Born and raised in California and educated in New York, horror author Shirley Jackson moved to North Bennington, VT, with her husband in 1940 while in her early twenties. They lived in that town for the rest of their lives, he teaching on the faculty of Bennington College, and she keeping house, raising their four children, and writing horror stories that would become classics of the genre.
One of her most famous short stories is “The Lottery.” Published in 1948 in The New Yorker, the story centers on a seemingly ordinary New England village engaged in a mundanely enacted rite of cold-hearted monstrosity.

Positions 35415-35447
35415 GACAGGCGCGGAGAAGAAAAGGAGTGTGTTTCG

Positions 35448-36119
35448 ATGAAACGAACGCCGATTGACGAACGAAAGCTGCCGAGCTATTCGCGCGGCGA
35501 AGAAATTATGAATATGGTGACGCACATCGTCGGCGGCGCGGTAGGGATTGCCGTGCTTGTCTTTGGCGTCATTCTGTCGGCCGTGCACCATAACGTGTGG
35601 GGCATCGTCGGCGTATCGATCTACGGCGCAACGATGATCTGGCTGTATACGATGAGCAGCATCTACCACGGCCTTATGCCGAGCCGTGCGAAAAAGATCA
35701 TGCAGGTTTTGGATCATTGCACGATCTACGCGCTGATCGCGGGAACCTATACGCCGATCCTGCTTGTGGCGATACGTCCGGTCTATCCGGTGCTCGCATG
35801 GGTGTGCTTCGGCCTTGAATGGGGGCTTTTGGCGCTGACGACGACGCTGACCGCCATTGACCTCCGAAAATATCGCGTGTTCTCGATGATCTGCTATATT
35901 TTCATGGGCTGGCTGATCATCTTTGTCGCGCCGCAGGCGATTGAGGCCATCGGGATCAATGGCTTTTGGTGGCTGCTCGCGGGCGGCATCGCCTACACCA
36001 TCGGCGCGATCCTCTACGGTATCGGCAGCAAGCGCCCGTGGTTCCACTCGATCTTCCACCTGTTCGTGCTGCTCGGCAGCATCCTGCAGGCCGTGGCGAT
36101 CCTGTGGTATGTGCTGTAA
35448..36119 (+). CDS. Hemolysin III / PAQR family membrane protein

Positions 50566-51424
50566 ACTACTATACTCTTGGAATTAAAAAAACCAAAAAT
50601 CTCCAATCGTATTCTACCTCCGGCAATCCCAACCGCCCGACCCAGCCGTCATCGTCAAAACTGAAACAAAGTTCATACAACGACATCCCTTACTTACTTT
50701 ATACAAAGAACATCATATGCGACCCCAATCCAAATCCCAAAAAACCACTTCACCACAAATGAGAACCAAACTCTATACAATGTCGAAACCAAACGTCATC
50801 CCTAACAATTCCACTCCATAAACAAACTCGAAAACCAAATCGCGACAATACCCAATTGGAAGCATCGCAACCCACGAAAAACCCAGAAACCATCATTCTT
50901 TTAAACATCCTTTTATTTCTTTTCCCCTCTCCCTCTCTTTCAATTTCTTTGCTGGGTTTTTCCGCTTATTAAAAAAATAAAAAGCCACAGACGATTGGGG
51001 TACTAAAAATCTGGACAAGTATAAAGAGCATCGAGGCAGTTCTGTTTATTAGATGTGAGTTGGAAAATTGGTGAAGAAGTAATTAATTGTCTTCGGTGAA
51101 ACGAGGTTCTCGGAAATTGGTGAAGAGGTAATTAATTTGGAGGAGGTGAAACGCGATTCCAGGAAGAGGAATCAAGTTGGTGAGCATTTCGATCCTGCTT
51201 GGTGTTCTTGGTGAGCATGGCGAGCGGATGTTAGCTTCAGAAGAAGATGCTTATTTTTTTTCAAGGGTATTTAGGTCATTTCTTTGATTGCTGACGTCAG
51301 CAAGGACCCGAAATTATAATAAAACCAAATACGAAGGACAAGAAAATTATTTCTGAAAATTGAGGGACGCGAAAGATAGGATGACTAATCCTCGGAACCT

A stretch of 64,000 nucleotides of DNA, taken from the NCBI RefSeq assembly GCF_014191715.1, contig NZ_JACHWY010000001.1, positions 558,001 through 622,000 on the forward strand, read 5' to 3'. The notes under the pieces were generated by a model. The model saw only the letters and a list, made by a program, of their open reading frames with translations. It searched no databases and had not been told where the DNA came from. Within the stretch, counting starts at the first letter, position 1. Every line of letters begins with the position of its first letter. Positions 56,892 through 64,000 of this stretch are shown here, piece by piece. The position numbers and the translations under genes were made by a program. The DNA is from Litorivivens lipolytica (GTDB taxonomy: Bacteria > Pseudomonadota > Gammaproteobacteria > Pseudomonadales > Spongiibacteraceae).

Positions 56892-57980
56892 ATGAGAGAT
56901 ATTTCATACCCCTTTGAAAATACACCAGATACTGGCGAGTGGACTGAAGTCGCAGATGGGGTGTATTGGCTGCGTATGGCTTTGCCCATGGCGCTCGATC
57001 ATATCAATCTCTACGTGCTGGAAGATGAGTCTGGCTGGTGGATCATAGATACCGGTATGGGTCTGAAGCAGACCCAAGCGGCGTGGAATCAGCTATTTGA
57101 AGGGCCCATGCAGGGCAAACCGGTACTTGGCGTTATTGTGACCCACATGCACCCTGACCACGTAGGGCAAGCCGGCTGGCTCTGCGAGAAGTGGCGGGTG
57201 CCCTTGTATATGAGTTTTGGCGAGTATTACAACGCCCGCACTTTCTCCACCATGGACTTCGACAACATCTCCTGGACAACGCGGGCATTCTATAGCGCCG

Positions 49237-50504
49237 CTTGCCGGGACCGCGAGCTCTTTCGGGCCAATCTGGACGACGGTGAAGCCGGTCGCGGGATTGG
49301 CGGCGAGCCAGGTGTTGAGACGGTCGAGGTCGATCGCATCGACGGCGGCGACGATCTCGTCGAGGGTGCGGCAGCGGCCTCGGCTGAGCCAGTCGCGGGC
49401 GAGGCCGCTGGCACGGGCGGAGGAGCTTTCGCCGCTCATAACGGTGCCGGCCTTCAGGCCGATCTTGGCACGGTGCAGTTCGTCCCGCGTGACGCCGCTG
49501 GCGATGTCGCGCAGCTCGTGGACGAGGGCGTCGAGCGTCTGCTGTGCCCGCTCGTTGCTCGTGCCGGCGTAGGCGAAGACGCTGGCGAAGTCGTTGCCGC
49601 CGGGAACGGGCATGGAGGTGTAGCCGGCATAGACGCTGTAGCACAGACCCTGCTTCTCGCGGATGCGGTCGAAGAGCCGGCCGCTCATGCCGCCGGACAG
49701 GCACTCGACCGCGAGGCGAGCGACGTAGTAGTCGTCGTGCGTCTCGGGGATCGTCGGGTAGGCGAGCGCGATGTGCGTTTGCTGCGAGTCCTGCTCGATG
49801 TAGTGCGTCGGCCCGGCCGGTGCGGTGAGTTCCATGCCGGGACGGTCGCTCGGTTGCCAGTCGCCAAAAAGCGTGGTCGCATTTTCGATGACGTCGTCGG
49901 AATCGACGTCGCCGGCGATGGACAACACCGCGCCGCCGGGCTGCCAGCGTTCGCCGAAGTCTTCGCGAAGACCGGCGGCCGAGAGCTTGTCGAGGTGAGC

She based the village on her own town of North Bennington, supposedly on its Lincoln Square, a small bit of trapezoidal area formed by Sage, Prospect, Nash, and Main Streets. Jackson and her family lived for a time nearby at 12 Prospect Street, and it was there that she wrote The Lottery after an errand run to the square.
Adapted with Permission from: The New England Grimpendium by J.W. Ocker